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As the halls are emptied and we close up another successful PASS Summit I can only hope that the future remains bright. It is my understanding that we had a record crowd on hand this year; may we continue to build on what has been started. If I may leave one thought with you I will leave this (again my viewpoint and opinion). At the very core of what we do day in and day out as data professionals we find data and people. People make up the PASS Community, people make up the shops you are in, and yes it is people that make an impact on one another. I personally, am blessed to have been one of the ones impacted. May we continue to give back in avenues that we can whether it’s volunteering, speaking, organizing, mentoring – – whatever the case may be. This community; this is our community

Thank you to all the PASS volunteers, staff, sponsors, speakers, convention help, caterers, attendees, etc. It takes all of us to make the wheel go round…..until next year.

Be an impact player ~ let’s roll

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PASS Summit Live Keynote – Release 5

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Julie Koesmarno, Senior Project Manager at Microsoft, takes the stage to talk about business analytics utilizing War and Peace.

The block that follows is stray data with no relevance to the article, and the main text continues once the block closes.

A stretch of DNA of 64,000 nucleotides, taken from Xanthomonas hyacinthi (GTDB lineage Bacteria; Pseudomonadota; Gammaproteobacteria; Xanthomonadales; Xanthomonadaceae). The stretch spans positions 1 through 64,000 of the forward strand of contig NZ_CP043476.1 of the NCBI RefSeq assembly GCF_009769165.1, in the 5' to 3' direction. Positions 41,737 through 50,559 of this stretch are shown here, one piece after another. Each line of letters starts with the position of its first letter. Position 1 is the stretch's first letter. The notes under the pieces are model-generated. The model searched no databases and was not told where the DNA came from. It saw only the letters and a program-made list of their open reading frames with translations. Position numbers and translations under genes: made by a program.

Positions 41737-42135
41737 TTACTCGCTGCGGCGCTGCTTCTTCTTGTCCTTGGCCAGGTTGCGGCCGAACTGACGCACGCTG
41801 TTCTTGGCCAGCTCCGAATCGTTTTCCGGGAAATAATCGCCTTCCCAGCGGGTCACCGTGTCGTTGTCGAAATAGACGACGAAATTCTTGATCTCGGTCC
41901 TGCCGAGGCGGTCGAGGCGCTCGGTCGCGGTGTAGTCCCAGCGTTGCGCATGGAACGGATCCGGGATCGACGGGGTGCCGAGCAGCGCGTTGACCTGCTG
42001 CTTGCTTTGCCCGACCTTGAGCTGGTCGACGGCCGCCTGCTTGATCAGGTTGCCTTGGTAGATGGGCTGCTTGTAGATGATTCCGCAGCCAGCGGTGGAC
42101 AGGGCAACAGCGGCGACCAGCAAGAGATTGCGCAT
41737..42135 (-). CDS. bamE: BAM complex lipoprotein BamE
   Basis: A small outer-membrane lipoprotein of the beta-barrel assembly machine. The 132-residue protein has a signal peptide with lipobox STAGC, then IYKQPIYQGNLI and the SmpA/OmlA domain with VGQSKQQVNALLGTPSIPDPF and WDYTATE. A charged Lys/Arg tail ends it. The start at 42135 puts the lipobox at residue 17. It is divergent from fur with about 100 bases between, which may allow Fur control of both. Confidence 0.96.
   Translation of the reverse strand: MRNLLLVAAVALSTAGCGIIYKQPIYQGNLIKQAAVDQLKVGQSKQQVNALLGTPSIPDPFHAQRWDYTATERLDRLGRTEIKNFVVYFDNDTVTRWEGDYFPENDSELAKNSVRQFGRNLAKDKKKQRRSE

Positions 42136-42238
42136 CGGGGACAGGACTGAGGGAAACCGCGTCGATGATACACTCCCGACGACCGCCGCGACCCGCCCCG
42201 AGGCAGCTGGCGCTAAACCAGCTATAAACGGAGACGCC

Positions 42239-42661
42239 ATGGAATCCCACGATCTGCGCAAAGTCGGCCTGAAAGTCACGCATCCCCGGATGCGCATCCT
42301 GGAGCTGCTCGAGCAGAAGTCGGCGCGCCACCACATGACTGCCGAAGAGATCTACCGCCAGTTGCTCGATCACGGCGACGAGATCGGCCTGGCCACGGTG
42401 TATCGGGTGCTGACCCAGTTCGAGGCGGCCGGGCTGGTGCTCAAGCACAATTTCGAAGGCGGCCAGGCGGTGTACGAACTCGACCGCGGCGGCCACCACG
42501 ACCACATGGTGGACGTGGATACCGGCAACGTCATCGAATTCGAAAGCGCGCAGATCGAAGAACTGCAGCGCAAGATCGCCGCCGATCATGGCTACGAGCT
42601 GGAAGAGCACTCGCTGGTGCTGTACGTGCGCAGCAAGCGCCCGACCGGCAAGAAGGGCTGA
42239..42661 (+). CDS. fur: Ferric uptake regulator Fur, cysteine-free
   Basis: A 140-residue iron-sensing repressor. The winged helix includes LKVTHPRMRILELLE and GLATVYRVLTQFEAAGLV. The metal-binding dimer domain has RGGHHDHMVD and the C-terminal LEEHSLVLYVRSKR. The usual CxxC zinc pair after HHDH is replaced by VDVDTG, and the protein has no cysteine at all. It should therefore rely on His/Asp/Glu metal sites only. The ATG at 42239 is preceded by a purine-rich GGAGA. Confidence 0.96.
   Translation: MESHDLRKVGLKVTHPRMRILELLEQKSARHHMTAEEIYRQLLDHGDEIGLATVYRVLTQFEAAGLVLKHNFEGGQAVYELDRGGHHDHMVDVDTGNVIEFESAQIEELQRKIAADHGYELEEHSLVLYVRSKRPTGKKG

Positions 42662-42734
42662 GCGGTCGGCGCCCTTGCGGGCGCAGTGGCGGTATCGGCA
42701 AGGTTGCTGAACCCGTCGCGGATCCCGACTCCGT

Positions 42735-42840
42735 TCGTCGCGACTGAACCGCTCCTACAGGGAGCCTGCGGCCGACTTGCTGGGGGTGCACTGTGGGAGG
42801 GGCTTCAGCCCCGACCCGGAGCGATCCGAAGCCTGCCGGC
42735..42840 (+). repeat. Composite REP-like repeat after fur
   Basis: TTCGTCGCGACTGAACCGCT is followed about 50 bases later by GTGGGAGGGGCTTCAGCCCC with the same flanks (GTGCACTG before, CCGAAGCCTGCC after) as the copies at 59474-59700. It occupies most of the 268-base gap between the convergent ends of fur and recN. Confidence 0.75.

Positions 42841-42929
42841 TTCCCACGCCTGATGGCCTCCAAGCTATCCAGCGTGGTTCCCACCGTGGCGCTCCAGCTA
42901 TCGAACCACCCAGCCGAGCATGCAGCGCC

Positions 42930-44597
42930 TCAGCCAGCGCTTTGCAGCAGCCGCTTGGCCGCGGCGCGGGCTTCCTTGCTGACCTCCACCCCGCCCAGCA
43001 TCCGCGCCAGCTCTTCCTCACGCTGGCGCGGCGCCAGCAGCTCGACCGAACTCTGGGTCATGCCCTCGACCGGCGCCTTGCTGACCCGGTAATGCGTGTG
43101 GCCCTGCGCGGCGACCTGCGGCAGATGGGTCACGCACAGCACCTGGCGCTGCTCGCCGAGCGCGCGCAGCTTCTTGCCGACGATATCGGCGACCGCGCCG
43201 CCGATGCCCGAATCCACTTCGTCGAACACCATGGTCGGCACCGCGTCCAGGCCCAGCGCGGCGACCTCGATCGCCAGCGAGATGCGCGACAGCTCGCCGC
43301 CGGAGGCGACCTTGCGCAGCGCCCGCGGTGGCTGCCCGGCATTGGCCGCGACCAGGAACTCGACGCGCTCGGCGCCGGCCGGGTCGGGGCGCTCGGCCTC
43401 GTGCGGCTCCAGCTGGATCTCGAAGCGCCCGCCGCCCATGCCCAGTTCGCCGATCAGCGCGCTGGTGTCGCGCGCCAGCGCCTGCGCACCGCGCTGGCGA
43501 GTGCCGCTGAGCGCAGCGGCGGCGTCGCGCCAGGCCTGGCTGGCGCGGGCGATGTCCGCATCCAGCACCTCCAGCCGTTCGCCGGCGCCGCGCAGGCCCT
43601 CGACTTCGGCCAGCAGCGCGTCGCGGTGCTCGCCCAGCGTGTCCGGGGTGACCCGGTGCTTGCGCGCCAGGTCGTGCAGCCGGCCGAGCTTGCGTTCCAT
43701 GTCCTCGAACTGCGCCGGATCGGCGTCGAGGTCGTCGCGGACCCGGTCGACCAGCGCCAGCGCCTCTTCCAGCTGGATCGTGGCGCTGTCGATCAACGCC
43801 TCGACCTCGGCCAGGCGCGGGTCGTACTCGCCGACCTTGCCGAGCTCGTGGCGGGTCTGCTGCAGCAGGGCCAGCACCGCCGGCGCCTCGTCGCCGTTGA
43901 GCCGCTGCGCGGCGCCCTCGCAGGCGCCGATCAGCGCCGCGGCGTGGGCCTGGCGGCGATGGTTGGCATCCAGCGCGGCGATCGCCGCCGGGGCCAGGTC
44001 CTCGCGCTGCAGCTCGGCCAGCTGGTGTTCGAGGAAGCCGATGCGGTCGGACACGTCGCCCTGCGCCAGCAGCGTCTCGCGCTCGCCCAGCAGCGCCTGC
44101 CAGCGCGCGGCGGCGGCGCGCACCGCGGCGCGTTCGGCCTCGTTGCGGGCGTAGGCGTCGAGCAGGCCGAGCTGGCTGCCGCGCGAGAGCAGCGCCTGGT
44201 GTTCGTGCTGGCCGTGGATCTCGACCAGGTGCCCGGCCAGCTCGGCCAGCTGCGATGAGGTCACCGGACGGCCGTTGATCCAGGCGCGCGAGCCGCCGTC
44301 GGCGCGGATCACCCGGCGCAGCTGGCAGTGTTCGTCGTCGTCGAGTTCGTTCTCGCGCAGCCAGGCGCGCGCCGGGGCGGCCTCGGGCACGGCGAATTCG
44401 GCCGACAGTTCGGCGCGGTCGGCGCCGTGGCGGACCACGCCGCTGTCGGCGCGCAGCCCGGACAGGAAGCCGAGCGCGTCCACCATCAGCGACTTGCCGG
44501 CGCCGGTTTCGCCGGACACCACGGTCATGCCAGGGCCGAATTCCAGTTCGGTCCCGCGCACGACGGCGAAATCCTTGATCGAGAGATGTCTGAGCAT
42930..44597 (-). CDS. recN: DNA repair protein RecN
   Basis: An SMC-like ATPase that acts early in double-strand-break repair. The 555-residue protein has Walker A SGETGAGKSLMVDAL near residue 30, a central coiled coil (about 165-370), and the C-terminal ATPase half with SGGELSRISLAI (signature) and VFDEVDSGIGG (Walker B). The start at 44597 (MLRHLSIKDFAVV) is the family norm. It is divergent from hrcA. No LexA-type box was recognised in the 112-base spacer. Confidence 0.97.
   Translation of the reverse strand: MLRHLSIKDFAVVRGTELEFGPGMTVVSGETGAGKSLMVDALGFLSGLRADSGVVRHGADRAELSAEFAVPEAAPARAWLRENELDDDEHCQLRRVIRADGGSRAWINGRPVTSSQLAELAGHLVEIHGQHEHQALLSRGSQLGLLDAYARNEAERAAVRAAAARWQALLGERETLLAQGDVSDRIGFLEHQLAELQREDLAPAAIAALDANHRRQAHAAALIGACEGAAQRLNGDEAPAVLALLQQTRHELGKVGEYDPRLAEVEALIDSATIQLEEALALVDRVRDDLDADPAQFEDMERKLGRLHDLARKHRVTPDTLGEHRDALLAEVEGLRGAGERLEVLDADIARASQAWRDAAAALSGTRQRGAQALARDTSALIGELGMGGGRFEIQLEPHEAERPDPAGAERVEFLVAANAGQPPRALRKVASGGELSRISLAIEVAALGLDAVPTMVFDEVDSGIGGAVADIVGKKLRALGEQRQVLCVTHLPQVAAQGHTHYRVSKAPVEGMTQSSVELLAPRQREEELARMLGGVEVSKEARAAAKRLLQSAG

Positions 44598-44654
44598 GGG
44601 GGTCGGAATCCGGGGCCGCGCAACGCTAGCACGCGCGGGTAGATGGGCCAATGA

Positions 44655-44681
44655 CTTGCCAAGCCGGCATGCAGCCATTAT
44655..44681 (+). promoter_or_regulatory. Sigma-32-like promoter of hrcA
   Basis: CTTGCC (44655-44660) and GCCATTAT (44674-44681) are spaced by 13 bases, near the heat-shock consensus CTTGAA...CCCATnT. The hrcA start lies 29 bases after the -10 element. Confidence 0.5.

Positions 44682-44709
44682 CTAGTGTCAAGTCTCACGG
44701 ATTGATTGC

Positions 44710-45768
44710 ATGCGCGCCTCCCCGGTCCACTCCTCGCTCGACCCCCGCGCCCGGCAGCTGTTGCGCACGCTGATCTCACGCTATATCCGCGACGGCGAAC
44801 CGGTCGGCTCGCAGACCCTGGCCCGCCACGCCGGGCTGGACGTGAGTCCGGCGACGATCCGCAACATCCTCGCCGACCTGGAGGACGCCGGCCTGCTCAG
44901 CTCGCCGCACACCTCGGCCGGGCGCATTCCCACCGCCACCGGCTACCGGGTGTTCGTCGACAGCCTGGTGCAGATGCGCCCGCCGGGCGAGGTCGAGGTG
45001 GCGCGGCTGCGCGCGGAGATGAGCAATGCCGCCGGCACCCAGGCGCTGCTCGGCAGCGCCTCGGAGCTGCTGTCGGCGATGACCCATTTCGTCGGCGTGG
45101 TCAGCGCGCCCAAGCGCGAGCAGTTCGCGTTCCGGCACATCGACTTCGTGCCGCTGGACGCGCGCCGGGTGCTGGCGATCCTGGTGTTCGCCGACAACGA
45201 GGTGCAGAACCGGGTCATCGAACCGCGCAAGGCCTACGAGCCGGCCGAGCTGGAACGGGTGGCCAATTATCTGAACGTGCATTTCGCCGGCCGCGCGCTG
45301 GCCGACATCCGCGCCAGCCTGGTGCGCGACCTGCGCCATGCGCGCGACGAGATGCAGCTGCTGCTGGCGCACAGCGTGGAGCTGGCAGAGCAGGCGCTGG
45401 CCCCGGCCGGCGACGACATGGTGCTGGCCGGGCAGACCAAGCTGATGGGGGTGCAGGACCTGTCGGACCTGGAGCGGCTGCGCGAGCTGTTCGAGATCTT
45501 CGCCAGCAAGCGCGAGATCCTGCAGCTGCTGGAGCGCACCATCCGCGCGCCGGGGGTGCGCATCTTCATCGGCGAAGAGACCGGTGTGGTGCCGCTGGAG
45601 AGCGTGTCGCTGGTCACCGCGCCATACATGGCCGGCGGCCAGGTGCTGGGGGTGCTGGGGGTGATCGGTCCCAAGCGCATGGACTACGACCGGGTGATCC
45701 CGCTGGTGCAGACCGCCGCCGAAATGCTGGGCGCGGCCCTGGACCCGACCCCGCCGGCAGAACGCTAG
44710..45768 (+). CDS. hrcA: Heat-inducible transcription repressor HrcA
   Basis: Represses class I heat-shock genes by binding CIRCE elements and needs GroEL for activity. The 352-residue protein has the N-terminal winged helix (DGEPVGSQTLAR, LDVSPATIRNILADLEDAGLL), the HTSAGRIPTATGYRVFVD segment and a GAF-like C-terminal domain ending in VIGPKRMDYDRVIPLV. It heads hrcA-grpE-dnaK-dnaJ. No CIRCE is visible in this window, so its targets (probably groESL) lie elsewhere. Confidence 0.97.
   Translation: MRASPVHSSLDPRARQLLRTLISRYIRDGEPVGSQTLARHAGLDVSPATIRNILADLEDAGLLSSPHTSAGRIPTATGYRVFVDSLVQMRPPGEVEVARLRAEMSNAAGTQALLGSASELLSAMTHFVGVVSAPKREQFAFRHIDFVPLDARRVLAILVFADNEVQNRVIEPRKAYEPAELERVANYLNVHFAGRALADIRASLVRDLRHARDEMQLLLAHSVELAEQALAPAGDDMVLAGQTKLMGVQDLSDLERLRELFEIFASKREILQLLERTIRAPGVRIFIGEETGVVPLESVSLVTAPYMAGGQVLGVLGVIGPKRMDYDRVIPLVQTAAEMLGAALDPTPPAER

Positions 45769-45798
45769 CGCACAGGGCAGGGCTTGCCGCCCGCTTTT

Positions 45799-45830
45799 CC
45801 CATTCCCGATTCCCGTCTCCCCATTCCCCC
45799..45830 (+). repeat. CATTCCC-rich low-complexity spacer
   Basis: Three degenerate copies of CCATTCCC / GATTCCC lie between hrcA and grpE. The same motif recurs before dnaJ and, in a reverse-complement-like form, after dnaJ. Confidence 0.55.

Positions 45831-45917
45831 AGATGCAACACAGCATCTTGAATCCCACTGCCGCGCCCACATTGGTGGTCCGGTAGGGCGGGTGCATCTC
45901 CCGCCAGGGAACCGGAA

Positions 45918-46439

Tracing emotions of each key characters via a heat map…..pretty cool to see application of SQL Light language.

Cognitive capabilities managed with big data……


Deep learning is everywhere; this means that SQL Server 2016 falls into that category. Seeing a demo on drone functionality and feeling the pulse of the power grid


Jen Stirrup (Data “Whisperer”) takes the stage and talks Pokemon…..yes folks Pokemon but there is more than that.

Utilizing Power BI for the activity for each Pokemon sprinkled in with some “R”. The data itself is stored in the Azure SQL Database with utilizing the Azure Services.

 

 

PASS Summit Live Keynote – Release 4

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Document DB: Blazing fast planet-scale NoSQL: